The Seattle Mariners struggled on their last road trip, but are doing well on their current one.
In Sunday’s finale, the Mariners go for their fifth win in six games when they close a three-game series against the Chicago White Sox.
Seattle (64-50) lost the last six games of its seven-game road trip July 20-25, with five of those defeats coming by one run each. The Mariners managed only 3.0 runs per game while batting .244 on that trip.
On their current trip, however, they’re averaging 8.2 runs per game and batting .365. That surge has helped them to win four of five games and pull into a tie with the New York Yankees for the AL wild card lead.
“When they get a pitch, they’re hitting it before they foul it off,” Mariners manager John McLaren told the team’s official Web site. “When a pitcher does make a mistake, they’re there to capitalize on it.”
Raul Ibanez has provided much of the offense lately for Seattle. He has at least two hits in each game during the road trip, batting .565 (13-for-23) with five home runs and 11 RBIs.
“Raul has been swinging the bat hot, and that’s an understatement,” McLaren said. “He’s staying inside the ball. He’s a professional and, to his credit, he stuck to the game plan. He’s showing he’s healthy. He’s got his stroke back.”
Ibanez went 3-for-5 with a three-run homer in Seattle’s 7-6 win over the White Sox on Saturday.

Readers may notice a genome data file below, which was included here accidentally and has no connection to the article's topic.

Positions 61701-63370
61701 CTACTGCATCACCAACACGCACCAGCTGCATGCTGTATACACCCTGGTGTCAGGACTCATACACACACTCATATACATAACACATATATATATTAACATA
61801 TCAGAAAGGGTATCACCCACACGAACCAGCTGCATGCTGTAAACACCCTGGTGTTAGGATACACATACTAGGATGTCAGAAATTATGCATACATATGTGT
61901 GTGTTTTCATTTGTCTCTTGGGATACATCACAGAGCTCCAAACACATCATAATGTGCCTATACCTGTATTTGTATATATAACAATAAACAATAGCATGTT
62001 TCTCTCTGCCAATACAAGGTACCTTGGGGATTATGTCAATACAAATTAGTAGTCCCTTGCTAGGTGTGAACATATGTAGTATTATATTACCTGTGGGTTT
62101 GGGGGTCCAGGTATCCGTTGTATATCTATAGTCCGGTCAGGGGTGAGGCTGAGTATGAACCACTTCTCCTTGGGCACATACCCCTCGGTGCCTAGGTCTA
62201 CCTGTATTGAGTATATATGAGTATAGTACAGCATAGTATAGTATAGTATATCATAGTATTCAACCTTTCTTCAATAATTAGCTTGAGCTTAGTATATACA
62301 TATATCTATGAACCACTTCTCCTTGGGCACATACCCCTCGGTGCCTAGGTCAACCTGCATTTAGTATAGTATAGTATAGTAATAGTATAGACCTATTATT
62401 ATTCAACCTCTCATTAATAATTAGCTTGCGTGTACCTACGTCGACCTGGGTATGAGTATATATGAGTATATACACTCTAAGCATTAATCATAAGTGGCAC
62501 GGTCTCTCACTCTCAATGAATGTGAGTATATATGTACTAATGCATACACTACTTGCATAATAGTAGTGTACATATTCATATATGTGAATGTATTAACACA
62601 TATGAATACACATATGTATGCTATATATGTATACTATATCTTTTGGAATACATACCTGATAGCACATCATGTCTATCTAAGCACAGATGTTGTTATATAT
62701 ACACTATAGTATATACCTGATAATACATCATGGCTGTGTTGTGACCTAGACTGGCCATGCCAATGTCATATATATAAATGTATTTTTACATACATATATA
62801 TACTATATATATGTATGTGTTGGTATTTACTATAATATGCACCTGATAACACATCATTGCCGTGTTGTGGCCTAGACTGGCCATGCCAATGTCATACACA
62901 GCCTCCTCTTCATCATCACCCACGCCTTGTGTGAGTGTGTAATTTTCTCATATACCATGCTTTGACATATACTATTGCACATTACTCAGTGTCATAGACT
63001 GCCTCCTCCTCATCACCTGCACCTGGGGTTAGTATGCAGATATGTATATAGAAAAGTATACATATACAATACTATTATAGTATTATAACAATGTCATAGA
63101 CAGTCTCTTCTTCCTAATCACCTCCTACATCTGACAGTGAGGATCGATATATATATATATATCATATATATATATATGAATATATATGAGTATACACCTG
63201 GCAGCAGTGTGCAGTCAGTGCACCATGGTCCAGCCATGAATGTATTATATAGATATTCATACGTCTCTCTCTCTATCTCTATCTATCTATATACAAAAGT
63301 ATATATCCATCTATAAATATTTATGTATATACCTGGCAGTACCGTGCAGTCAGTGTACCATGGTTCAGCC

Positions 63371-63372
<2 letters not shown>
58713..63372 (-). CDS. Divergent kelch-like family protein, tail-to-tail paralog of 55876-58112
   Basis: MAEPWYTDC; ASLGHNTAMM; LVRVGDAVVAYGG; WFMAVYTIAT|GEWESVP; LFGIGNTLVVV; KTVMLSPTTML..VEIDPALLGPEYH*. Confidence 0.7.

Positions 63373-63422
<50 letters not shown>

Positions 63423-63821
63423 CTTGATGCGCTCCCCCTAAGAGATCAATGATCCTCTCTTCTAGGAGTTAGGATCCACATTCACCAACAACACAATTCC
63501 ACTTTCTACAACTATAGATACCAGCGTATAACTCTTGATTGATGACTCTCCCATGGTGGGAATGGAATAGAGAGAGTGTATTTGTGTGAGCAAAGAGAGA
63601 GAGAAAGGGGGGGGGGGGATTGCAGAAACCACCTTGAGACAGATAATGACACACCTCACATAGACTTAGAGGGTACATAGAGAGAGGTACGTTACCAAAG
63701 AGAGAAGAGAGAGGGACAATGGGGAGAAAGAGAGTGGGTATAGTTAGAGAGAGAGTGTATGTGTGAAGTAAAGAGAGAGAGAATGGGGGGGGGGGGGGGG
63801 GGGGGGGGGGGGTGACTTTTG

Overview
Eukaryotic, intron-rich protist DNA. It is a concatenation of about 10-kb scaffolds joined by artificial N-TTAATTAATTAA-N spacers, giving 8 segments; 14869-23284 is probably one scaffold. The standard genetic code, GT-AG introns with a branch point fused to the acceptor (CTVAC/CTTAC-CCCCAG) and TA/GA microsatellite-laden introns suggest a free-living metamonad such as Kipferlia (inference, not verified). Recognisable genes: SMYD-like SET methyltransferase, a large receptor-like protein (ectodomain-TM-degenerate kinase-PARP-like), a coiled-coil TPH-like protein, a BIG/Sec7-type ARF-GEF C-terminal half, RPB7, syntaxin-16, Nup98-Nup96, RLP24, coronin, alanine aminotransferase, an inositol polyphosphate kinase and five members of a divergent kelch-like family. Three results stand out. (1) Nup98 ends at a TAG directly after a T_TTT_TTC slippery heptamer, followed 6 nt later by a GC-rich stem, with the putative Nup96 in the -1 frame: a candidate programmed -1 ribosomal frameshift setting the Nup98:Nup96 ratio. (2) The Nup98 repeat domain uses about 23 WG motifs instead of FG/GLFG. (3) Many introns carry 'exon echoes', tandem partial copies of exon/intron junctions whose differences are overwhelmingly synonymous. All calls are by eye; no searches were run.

“I’m just really seeing it and hitting it,” he said. “Trying to get a good pitch to hit, and put a good swing on it.”
Yuniesky Betancourt also hit his first career grand slam in the win. After going 0-for-4 in a 10-3 loss to Baltimore on Tuesday in the opener of the road trip, he’s batted .438 (7-for-16) with a homer, five RBIs and seven runs in four games.
The White Sox (54-62) dropped to 2-3 on their six-game homestand after winning four straight on the road.
Chicago, though, is encouraged by the recent success of third baseman Josh Fields. The 24-year-old rookie - playing in place of the injured Joe Crede - is 4-for-9 with three home runs in this series, and his first career grand slam brought the White Sox within one run in Saturday’s ninth inning.
“He’s got more confidence,” Chicago manager Ozzie Guillen told the White Sox’s official Web site. “The more playing time he has, he should get better.”
Fields and the White Sox will face Seattle’s Jeff Weaver (3-10, 6.20 ERA), who’s looking to build on his first win in more than six weeks. The right-hander was 0-4 with a 4.58 ERA in his last six starts before beating Baltimore on Tuesday despite allowing 11 hits in six innings.
“You’ve got to continue to grind and eventually it’ll turn around,” Weaver said. “Hopefully, this is starting point.”
Weaver is 5-6 with a 4.23 ERA in 15 career games, including 13 starts, against the White Sox, who he hasn’t beaten since 2001 while pitching for Detroit.
He’ll face left-handed rookie John Danks (6-9, 4.96), who suffered a 2-1 loss to Cleveland on Tuesday despite holding the Indians to two runs and four hits while striking out eight in six innings.
“He’s throwing great,” Guillen said. “Every time he takes the ball, you get the max effort from him. If this kid continues to throw the ball like that, he is going to have a heck of a career.”
In his lone start against the Mariners on May 2, Danks gave up three runs and six hits in 6 2-3 innings of a 3-2 loss.